Several studies have reported that some grassland birds are area sensitive; they exhibit a nonrandom avoidance of small fields. The methods used to test for area sensitivity, however, differed among studies. Some investigators sampled fields with sampling effort proportional to field size, whereas others used equal sampling effort in all fields. We created a simulation model with the same number of fields and field sizes as those examined in earlier studies to determine if birds that select habitat randomly would display area sensitivity if fields were sampled in proportion to their size. The three species that we modeled to settle randomly, upland sandpiper (Bartramia longicauda), Henslow's sparrow (Ammodramus henslowii) and eastern meadowlark (Sturnella magna), had positive relationships between occurrence and field size when a complete census or proportional sampling was used, and therefore, would have been considered area sensitive by the methods used by some previous authors. When equal-effort sampling was used, these species showed no relationship between occurrence and field size. Future studies on area sensitivity that use proportional sampling should compare results to a null model. Otherwise, conclusions made about area sensitivity may be erroneous because the response is a sampling artifact.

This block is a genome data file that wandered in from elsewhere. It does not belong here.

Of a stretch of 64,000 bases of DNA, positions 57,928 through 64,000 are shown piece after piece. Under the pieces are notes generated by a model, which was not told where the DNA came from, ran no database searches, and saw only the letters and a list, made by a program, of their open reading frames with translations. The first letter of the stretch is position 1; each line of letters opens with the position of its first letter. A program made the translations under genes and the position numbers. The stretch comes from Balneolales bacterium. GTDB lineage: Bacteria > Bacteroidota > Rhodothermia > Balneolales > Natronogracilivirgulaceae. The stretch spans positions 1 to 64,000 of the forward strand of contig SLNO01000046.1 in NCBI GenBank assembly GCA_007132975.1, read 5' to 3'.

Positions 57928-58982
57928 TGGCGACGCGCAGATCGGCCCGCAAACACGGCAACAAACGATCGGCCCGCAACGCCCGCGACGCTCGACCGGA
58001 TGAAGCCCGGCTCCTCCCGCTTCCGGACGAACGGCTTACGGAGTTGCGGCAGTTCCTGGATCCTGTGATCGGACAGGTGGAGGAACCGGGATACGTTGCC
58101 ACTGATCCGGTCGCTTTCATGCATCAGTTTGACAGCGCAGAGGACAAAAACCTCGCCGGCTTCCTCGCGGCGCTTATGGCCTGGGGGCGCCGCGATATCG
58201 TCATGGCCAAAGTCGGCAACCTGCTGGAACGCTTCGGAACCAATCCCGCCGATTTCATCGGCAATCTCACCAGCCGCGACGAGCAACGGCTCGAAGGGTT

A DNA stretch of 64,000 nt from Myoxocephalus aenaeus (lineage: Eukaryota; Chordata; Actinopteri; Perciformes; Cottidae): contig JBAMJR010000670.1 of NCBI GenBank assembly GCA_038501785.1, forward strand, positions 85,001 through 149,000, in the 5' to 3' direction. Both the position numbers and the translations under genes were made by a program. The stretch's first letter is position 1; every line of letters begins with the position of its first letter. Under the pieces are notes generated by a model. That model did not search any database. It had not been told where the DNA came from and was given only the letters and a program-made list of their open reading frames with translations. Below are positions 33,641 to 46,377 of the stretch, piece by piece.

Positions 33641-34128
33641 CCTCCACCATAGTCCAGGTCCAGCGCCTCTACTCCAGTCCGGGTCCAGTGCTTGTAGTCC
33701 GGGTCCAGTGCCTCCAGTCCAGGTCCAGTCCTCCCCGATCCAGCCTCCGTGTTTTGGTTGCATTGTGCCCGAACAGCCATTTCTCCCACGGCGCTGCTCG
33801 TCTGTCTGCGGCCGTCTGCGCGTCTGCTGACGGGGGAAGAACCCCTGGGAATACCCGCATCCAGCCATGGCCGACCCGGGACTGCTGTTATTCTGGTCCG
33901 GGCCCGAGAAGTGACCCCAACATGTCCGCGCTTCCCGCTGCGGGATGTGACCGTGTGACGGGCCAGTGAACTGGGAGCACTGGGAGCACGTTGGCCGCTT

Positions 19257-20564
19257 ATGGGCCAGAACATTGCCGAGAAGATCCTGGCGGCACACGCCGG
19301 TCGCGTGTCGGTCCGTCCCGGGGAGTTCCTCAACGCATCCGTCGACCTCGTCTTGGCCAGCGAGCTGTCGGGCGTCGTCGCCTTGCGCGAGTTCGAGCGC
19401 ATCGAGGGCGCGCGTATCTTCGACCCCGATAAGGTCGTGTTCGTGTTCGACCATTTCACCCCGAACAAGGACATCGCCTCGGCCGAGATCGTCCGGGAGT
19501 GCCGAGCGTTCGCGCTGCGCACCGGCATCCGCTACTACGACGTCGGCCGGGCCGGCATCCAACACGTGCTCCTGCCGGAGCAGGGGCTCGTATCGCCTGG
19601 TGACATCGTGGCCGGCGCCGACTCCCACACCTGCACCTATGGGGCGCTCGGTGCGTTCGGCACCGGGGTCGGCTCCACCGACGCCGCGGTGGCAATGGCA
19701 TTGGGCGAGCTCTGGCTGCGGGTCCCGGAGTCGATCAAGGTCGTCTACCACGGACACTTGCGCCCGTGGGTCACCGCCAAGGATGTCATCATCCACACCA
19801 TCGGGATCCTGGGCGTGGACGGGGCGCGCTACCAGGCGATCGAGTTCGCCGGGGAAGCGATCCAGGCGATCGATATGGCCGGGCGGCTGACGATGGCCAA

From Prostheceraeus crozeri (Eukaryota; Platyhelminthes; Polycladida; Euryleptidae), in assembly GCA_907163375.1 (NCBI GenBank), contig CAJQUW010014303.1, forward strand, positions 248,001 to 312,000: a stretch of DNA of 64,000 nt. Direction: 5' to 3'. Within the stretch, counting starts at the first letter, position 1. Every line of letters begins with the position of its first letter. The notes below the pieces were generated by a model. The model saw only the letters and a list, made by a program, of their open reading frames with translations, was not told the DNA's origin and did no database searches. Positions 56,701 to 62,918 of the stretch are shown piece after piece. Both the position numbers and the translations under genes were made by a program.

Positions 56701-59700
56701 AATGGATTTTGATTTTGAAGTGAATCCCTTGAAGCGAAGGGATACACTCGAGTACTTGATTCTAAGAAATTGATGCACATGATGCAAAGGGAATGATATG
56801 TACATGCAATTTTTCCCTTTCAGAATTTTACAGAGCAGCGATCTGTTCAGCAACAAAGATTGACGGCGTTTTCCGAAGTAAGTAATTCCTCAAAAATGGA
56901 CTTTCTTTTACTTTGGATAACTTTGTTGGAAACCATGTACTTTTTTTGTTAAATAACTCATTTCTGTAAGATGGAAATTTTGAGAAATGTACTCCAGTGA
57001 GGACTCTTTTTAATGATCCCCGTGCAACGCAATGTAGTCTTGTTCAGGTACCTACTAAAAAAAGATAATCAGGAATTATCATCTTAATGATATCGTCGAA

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Vol. 144 • No. 1